Mark Dayton

Poor Mark Dayton. An unquestionably decent and principled guy, he always comes off as skittish and improperly medicated. Is it the halting oratorical style? The hundred-yard stare? The lost-boy cluelessness about the dark art of public relations? Whatever the cause, Dayton always seems inclined to paint a giant target on his forehead. So it was this past October, when the senator abruptly announced he would evacuate his D.C. offices. The reason? Suspicion of an impending terrorist attack. Ethically, this may have been the right call. We are not privy to whatever information so alarmed Dayton. The fact that none of Dayton's colleagues followed suit is meaningless. From a clinical perspective, the majority of U.S. senators are either narcissists or sociopaths or something in between; thus their behavior cannot be cited as a moral barometer. But politically speaking, Dayton's premature withdrawal--which occurred during the height of an insanely rabid election cycle--sealed his fate as a one-term senator. In this sense, Dayton can be seen as the classic tragic victim, ruined by both his own high principles and peculiar myopia. But he was also the victim of the high-octane GOP slime machine. With the thuggish churchman James Dobson issuing the first anti-Dayton fatwa last summer and local reactionaries working themselves into scalping mode after the office evacuation fiasco, Dayton was presented with a horrid reality. To win reelection--or even to mount a credible campaign--he would have been forced to spend every waking moment from here to Election Day raising money. So in the end, he lay on his sword and announced he wouldn't run again. Regardless of political stripes, you've got to feel for the guy. Here he spent a huge chunk of his personal fortune getting elected to what he thought would be an exciting new job. Then he comes to find out the only way he can keep it is to whore himself out seven days a week. Sad.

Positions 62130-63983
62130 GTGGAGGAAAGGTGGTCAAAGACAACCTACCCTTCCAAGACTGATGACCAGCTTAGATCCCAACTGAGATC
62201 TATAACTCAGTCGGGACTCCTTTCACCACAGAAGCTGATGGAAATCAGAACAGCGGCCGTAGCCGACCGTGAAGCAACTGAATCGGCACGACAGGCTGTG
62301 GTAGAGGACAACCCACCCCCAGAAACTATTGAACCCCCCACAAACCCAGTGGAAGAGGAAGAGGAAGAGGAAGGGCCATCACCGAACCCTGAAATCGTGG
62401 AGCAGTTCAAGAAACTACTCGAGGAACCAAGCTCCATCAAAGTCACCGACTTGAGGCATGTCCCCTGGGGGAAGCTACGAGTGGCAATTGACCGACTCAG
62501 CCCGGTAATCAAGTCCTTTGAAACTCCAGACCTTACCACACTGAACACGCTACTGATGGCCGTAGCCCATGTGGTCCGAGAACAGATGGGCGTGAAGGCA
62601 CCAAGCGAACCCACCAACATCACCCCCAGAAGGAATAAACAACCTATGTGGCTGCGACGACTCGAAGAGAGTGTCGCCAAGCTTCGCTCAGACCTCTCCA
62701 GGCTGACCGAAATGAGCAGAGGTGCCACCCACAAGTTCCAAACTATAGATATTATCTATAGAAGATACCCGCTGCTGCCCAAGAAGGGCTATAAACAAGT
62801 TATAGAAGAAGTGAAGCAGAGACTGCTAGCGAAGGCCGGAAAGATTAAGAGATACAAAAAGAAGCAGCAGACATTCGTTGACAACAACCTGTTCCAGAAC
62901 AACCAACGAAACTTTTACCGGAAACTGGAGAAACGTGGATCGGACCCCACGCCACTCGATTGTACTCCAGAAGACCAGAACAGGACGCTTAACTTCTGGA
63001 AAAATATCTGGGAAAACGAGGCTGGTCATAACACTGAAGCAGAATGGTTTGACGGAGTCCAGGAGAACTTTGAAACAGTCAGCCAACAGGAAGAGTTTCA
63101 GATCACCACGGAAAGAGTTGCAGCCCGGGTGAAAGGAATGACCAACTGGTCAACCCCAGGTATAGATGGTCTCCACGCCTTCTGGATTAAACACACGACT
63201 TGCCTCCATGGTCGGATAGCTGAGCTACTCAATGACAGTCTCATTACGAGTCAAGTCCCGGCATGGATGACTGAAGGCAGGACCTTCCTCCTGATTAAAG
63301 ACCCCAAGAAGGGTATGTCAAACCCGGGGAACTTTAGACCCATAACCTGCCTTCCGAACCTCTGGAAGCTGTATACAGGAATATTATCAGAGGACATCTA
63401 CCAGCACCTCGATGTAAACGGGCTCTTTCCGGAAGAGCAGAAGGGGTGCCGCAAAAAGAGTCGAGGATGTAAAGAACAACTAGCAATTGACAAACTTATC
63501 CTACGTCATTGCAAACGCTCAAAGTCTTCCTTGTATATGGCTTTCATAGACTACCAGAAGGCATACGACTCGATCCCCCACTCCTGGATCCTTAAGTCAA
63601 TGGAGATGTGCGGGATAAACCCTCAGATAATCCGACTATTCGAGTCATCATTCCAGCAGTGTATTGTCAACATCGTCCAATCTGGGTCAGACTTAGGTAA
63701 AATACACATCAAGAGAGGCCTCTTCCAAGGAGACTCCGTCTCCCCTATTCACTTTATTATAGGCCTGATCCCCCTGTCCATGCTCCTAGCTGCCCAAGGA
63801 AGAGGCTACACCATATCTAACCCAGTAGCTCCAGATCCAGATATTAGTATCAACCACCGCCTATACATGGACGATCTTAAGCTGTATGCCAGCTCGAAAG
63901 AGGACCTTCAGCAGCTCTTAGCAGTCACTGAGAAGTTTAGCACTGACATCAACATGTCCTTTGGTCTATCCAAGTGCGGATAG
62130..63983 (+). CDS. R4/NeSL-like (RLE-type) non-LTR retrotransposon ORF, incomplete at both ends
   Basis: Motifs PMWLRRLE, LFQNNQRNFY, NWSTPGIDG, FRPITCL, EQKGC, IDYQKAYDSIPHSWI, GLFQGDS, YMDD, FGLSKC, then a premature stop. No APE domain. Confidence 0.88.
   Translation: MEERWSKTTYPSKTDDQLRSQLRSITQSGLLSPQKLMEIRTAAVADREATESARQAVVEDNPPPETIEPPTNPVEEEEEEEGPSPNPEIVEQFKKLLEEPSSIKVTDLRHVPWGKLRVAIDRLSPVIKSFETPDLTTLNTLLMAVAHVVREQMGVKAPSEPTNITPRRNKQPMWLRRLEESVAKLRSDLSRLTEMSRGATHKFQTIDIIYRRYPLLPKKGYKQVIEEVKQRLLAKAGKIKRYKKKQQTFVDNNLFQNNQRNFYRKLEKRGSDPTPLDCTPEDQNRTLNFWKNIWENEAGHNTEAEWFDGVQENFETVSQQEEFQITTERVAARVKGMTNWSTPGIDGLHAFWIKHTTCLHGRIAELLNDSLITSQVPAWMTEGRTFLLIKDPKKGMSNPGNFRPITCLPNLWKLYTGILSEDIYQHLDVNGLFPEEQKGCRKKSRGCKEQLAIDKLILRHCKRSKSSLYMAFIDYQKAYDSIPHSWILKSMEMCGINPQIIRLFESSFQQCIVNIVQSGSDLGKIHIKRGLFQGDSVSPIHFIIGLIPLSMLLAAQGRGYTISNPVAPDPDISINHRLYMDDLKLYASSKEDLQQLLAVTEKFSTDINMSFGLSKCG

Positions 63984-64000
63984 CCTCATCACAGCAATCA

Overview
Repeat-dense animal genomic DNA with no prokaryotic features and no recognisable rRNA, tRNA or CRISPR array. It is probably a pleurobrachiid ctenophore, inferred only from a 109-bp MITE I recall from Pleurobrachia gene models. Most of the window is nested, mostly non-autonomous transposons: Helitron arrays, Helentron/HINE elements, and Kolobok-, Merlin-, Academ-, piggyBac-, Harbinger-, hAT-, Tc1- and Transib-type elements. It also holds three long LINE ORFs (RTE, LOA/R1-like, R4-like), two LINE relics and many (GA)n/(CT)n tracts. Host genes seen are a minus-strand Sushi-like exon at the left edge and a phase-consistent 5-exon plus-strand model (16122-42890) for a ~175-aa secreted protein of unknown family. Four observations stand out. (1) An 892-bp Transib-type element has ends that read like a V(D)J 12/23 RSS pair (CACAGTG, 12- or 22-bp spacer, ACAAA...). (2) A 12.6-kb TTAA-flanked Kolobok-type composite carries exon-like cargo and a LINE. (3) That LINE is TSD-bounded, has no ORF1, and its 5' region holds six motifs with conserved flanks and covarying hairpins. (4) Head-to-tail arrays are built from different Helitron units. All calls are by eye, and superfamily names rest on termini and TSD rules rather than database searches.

All-access pass to top stories, events and offers around town.

Sign Up >

No Thanks!

Remind Me Later >